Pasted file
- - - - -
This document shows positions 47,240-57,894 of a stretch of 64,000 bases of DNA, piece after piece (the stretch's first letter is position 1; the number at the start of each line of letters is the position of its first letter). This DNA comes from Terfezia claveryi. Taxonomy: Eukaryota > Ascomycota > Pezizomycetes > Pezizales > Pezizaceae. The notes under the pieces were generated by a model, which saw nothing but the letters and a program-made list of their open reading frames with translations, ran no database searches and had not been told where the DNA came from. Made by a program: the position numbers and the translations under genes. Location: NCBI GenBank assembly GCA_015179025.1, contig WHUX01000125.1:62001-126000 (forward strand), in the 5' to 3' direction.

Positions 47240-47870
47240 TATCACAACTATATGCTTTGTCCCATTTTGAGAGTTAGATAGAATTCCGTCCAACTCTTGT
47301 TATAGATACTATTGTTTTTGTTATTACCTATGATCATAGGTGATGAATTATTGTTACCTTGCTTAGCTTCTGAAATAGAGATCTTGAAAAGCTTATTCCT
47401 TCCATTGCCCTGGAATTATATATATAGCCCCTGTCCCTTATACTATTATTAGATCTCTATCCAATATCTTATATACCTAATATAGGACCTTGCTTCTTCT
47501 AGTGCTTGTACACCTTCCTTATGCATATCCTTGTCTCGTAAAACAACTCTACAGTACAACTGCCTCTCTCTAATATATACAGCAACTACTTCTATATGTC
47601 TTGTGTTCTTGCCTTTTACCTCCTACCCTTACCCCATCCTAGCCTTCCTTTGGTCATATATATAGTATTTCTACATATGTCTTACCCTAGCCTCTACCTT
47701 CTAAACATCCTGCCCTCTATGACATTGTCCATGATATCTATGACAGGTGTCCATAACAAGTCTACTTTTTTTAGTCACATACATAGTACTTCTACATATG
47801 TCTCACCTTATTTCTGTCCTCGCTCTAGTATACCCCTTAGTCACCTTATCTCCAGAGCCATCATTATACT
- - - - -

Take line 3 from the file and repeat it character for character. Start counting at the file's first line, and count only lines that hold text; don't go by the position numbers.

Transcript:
47240 TATCACAACTATATGCTTTGTCCCATTTTGAGAGTTAGATAGAATTCCGTCCAACTCTTGT